And that’s about it for Quick Step—not much to get excited about considering this team might have contended for the green jersey had its star been healthy enough to take part.

Man of the Hour: Barredo, Chavanel, and Pineau will take turns trying to take stages. Chavanel might make a go of it as early as Stage 3.

On the Hot Seat: For a Belgian super-team, getting shut-out of the classics is an incredibly worrisome situation. Two stage wins in the Giro were nice, but the team needs some Tour success if it wishes to regain credibility with its fans.

Up-and-Comer: Boonen’s absence might be the best thing for young Kevin Seeldraeyers, the winner of the white jersey as Best Young Rider in last year’s Giro d’Italia. Without the pressure of setting things up for field sprints, Seeldrayers can relax during the first week, doing his best to stay out of trouble. Will the 23-year-old join Jurgen Van den Broeck to form a new generation of Belgian Tour contenders?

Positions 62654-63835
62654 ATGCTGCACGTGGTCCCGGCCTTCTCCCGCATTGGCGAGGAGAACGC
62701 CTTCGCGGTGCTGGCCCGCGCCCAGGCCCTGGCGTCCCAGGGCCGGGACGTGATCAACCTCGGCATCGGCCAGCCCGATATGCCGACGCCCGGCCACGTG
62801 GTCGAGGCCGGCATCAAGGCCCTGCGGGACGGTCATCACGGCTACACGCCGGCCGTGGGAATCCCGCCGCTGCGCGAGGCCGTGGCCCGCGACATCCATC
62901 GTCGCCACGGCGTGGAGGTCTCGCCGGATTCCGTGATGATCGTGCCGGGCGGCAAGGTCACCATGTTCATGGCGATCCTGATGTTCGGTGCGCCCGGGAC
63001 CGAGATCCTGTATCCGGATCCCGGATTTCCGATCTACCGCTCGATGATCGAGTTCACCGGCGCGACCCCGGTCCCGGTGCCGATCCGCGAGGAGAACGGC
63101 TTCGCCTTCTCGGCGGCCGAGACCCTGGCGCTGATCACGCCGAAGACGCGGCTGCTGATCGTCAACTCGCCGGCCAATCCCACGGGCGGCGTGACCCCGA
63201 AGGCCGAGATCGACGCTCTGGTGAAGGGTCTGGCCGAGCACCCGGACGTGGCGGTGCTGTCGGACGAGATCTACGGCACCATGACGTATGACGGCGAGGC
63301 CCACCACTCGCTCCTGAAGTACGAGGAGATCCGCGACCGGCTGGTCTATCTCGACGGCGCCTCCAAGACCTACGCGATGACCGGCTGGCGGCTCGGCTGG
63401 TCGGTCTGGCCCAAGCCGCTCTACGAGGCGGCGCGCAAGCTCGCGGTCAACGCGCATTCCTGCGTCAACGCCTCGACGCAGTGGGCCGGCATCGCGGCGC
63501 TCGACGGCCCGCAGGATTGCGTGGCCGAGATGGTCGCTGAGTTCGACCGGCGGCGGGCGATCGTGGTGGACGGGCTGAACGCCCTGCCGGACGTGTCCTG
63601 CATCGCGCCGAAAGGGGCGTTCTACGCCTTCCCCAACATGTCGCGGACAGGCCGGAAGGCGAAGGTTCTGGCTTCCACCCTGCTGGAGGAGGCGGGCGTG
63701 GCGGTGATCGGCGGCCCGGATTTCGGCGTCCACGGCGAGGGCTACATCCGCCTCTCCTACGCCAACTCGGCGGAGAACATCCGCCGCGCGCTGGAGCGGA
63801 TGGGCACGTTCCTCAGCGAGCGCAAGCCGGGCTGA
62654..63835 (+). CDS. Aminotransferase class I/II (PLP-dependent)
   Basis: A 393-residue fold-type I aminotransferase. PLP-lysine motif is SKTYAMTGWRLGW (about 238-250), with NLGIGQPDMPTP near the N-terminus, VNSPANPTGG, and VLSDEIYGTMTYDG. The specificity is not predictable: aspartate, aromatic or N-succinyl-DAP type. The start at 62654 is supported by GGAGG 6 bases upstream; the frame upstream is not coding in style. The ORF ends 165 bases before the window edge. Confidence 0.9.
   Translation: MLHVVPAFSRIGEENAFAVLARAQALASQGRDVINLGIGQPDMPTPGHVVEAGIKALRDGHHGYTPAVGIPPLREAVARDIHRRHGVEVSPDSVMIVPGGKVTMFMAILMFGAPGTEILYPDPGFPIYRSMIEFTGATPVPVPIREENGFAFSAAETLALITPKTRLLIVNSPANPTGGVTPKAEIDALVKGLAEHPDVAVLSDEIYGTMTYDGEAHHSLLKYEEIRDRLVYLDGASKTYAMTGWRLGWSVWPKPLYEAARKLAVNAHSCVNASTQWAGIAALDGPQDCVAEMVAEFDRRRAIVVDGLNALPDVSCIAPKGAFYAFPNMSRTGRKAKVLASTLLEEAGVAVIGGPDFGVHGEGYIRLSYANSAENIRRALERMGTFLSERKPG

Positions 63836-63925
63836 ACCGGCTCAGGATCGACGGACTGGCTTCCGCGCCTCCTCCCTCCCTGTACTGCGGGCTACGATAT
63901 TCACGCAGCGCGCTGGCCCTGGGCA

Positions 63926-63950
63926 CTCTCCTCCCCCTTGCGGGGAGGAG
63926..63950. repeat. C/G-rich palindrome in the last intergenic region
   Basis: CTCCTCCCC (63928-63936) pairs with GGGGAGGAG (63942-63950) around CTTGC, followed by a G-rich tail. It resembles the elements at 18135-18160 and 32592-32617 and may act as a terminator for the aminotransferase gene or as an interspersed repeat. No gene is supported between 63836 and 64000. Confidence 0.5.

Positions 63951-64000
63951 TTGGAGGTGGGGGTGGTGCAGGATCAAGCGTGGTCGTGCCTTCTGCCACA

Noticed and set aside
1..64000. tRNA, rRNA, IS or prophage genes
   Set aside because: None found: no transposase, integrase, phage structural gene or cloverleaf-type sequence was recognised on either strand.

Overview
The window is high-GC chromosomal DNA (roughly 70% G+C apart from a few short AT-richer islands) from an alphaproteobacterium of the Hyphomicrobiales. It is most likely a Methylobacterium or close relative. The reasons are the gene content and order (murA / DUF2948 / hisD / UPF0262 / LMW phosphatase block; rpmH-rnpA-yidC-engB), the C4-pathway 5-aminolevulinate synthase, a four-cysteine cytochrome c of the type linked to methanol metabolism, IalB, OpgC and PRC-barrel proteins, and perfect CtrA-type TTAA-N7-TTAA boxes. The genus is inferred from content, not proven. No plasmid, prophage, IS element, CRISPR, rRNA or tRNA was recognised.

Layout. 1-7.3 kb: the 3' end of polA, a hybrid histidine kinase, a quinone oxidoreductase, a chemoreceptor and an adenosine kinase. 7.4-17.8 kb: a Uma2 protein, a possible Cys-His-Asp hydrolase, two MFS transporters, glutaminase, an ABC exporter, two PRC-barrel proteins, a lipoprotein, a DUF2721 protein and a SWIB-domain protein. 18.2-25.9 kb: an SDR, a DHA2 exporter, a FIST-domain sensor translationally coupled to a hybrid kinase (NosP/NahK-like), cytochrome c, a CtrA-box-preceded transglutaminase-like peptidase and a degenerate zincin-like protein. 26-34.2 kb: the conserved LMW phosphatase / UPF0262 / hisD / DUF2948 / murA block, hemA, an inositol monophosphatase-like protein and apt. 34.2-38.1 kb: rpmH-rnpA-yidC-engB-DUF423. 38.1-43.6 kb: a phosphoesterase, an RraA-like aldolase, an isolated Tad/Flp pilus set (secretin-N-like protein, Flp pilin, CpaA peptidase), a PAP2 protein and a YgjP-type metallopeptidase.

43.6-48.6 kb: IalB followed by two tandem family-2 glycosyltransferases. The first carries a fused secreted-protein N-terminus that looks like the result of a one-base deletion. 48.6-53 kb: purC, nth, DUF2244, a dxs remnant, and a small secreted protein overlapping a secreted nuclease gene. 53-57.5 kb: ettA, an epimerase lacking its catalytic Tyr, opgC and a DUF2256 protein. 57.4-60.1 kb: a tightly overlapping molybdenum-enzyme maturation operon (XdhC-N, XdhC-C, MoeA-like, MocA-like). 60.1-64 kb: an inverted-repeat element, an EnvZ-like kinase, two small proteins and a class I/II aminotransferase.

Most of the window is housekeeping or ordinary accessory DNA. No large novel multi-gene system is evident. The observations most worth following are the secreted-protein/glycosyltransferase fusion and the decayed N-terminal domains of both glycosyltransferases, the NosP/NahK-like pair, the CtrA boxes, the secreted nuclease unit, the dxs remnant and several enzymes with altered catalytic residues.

Just Happy to Be There: Franceso Reda’s the obvious choice, but how about Eddy Merckx bicycles? Yes, Merckx himself has little to do with the company and the quality is rumored to be not what it once was, but it’s still nice to see the brand back in the Tour.

Feeling Left Out: I’m having a tough time wrapping my head around how and why it happened, but Stijn Devolder will be missed as Belgian national champion. The Tour’s always a better race with more national champions’ jerseys represented, but Devolder’s absence will be particularly missed on the stages through Belgium. At first it seemed as if Devolder was left off by management; then it appeared that Devolder himself had passed on the opportunity. Whatever the reason, it spells the beginning—or maybe the middle actually—of the end for the Belgian’s affiliation with Quick Step.